Book review: Yvain: The Knight of the Lion, M.T. Anderson, illustrated by Andrea Offermann

Anderson, M.T. Yvain: The Knight of the Lion. Illus. by Andrea Offermann. Candlewick, 2017. $19.99. 133p. ISBN 978-0-7636-5939-4. Ages 11-15. P7Q7

Cretien de Troyes’ 12th-century epic romance, when England ruled much of contemporary France, is the basis for this graphic novel about Sir Yvain, a knight in King Arthur’s Court. During one of his adventures, he kills the husband of the royal Laudine in the magical forest of Broceliande, and is almost executed until the woman’s maid, Lunette, saves his life. The adventure of the book continues as Yvain deserts his lady love for years while saving the life of a lion that helps him save people from monsters and villains. The author’s note explains that Anderson’s source uses ancient Celtic tales with references to the Holy Grail and Sir Lancelot’s love for Lady Guinevere to flesh out the story, and the illustrator’s note discusses castle architecture and clothing/armor design.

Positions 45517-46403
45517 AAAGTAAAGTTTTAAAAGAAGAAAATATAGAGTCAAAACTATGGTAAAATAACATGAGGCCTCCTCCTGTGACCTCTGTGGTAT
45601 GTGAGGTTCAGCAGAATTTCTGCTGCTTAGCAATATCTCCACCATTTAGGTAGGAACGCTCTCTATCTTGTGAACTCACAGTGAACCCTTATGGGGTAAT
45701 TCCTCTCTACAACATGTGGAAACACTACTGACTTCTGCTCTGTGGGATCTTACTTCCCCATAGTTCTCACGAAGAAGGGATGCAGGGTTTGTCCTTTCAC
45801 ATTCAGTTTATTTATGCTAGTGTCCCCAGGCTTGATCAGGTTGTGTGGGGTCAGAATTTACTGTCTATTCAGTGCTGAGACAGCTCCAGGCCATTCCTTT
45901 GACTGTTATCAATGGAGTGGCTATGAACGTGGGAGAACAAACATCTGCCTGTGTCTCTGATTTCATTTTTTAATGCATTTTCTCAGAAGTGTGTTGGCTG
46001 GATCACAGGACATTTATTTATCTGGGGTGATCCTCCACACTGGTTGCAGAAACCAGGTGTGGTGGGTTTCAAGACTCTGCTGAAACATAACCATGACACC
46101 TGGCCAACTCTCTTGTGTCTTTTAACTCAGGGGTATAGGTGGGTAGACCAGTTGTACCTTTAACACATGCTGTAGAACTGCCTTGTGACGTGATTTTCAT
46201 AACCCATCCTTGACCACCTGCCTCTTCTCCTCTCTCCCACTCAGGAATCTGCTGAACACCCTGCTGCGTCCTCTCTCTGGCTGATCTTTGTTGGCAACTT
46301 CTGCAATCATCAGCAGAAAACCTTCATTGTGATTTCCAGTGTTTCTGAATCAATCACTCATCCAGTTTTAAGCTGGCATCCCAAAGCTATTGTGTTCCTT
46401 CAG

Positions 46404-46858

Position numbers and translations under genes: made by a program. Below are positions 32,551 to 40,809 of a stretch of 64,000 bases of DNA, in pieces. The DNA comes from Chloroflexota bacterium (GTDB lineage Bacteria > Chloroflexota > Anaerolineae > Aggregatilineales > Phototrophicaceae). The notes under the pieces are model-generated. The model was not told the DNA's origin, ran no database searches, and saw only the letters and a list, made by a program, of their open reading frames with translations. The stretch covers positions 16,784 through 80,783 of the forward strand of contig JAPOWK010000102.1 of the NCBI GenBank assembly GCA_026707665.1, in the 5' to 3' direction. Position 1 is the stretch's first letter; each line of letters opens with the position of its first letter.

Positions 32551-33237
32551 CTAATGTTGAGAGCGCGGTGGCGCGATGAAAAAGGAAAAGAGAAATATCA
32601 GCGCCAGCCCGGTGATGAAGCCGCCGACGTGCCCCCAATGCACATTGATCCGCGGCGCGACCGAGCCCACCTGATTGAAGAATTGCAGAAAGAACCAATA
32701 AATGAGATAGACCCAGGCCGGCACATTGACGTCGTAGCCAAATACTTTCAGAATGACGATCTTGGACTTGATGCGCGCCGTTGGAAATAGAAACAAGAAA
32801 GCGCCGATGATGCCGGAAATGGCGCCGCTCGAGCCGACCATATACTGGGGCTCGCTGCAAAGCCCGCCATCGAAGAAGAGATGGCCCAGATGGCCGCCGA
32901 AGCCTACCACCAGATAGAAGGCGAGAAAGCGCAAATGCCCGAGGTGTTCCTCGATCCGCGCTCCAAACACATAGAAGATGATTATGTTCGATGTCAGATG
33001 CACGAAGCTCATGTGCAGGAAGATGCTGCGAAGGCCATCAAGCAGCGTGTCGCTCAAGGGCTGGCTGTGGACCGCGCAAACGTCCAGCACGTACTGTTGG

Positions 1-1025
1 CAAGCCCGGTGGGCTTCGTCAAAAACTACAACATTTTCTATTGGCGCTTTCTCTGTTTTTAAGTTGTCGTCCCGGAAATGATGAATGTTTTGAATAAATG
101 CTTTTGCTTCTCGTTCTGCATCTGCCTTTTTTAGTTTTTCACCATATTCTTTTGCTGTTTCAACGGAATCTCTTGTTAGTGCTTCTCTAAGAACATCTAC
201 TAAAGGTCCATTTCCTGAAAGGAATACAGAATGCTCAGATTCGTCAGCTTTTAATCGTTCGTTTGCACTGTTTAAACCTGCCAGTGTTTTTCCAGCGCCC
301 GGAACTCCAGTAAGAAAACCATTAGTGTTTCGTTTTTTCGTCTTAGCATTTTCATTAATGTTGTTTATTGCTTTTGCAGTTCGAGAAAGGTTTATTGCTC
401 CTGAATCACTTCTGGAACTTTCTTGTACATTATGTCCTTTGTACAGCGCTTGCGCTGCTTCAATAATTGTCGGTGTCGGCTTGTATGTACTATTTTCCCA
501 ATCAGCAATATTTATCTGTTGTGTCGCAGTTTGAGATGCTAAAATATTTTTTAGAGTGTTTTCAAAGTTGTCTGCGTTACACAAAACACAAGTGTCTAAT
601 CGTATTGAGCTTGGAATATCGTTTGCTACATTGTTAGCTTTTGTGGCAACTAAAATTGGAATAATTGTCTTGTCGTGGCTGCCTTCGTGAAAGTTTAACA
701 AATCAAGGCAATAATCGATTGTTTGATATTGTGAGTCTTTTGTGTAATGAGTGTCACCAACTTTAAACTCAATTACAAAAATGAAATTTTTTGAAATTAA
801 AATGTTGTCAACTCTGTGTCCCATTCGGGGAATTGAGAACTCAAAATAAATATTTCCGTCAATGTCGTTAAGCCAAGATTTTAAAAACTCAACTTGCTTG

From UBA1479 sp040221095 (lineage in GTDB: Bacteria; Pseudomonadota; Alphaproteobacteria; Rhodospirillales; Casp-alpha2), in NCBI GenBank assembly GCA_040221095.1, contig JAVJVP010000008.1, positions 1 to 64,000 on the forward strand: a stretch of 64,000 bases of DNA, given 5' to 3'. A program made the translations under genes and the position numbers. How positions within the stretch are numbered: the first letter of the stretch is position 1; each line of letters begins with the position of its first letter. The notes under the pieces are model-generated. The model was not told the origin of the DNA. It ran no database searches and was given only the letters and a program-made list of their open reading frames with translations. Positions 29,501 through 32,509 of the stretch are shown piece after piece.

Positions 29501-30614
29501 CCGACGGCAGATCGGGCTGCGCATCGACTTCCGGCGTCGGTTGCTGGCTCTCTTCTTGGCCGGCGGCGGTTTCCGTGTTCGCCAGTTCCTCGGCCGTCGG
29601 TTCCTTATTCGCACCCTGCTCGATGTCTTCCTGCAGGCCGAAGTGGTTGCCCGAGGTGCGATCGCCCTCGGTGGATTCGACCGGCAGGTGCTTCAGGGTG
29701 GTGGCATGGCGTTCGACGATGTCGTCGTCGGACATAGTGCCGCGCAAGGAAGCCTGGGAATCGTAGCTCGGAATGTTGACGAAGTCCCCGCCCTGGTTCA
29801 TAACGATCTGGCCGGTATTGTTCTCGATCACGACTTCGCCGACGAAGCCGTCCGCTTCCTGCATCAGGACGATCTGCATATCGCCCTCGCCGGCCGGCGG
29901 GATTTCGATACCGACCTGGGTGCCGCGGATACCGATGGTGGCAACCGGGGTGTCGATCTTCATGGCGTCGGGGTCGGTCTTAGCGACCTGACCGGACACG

Verdict: The illustrations depict thrilling adventures, but the faces in the graphics are not appealing. In addition, the plot shows a remarkable lack of faithfulness on the part of Yvain as he continually tricks Laudine into not destroying him.

April 2017 review by Nel Ward.

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